Glossier's Having a Hard Time Trademarking Its Iconic Packaging

Illustration for article titled Glossier's Having a Hard Time Trademarking Its Iconic Packaging

The baby pink, bubble-wrap pouch Glossier ships products in is a genuinely brilliant idea from a marketing and packaging perspective. Customers began using the pouch, which looks disposable, to store makeup and other products indefinitely, photographing it like it was a new accessory. Suddenly, the flimsy pink pouch was as iconic a product as any of Glossier’s lip balms or concealers.


Glossier seized on this momentum to file a trademark for the pouch along with their pink-lined shipping boxes back in November, The Fashion Law reported. But the trademarks were refused by the USPTO, which claimed the bubble wrap pouches are merely functional for keeping products safe and that the pink-lined boxes are a decorative feature, not registrable for trademark. The USPTO also said that consumers aren’t likely “to perceive the color pink as identifying the origin of [Glossier’s] goods,” TFL reported. Basically: anybody can do pink, why do you think you’re special?

Really Glossier is trying to trademark something difficult, which is a larger set of associations with Glossier and very specific textures and colors. They’re trying to trademark the essence of a brand that might seem obvious to anyone who knows what Glossier is (of course no makeup brand should try to co-opt their baby pink hue, of course the bubble wrap pouches are distinctly Glossier), one which they believe is imbued in the packaging.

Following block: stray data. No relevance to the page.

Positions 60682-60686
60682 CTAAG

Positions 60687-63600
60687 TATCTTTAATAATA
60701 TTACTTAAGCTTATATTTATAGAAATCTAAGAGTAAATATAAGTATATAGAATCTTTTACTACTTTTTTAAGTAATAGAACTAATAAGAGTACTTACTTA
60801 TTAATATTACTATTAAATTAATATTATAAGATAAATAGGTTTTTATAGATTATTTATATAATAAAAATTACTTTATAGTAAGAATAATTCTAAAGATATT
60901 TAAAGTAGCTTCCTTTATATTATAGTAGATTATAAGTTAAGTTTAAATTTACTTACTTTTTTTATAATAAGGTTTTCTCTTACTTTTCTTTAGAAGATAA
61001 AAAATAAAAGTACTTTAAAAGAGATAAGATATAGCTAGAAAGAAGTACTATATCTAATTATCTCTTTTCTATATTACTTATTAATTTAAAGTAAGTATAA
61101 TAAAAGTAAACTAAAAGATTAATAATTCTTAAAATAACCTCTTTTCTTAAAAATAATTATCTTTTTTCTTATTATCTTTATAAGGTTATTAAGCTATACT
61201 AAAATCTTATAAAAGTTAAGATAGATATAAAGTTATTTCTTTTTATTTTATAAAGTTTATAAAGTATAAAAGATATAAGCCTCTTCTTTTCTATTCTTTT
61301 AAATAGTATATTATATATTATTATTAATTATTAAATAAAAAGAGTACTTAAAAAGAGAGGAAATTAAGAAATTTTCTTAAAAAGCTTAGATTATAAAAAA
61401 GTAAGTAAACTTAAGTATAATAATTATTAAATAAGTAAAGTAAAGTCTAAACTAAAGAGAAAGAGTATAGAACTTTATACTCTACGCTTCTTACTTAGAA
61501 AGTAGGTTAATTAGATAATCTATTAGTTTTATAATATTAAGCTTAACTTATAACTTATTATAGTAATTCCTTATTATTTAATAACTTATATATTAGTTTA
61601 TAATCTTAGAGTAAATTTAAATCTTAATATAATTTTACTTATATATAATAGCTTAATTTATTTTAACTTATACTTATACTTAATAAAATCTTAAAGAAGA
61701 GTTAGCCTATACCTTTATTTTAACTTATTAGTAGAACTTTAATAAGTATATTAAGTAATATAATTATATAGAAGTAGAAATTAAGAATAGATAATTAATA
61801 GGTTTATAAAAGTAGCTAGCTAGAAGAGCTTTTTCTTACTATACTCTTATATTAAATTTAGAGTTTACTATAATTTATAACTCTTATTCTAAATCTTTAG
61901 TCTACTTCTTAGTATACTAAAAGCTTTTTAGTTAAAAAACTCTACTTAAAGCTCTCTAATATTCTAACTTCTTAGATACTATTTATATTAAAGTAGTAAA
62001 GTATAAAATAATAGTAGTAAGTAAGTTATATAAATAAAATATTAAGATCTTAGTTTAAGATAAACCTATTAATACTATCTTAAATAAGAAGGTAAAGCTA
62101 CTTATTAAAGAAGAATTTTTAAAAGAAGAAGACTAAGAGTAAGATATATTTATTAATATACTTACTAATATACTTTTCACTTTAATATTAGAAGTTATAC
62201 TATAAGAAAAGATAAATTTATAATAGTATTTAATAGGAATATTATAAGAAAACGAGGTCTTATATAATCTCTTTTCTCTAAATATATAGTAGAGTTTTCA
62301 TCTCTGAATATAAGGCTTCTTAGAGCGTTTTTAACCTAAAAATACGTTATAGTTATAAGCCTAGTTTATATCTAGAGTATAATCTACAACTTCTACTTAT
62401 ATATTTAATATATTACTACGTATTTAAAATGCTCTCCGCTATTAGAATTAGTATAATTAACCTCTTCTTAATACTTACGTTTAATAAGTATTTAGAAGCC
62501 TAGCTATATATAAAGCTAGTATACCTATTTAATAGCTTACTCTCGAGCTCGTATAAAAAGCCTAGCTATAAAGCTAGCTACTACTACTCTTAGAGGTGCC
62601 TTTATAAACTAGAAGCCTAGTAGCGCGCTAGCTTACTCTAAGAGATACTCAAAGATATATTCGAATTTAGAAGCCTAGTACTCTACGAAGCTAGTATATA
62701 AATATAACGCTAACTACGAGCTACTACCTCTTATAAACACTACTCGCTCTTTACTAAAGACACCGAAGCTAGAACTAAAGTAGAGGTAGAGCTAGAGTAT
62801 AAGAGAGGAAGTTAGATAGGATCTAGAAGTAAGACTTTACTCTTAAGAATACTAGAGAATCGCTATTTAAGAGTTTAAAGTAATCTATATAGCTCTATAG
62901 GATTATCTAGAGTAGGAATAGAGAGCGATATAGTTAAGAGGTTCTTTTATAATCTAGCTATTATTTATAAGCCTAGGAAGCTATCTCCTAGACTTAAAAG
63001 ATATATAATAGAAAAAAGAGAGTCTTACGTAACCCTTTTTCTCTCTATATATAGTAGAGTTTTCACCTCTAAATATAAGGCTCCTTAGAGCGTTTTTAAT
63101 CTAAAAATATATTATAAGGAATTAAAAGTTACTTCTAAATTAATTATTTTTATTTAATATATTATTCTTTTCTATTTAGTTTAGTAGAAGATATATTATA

TFL notes that Glossier’s counsel pointed out how consumers covet the packaging as much as the products: “These social media posts not only demonstrate that many consumers already associate the pink box with [Glossier], but they also serve to educate even more consumers and reinforce the association between the pink box and Glossier.” And while I agree that for me, the “millennial pink” of Glossier’s brand is distinctly Glossier, to a huge swath of consumers that association might not even be there.

Pop Culture Reporter, Jezebel


Foxtrot Echo

NOT INTERESTING, really, but this is an increasing issue within IP law. Brands wanting to trademark the feeeeeeling you get when you walk into their stores is becoming more and more of a thing. There is something intangible in the way you can walk into certain stores and restaurants and know that they are part of the same brand, and companies want to protect that. But it’s often pretty unquantifiable, and therefore a nightmare for IP lawyers.

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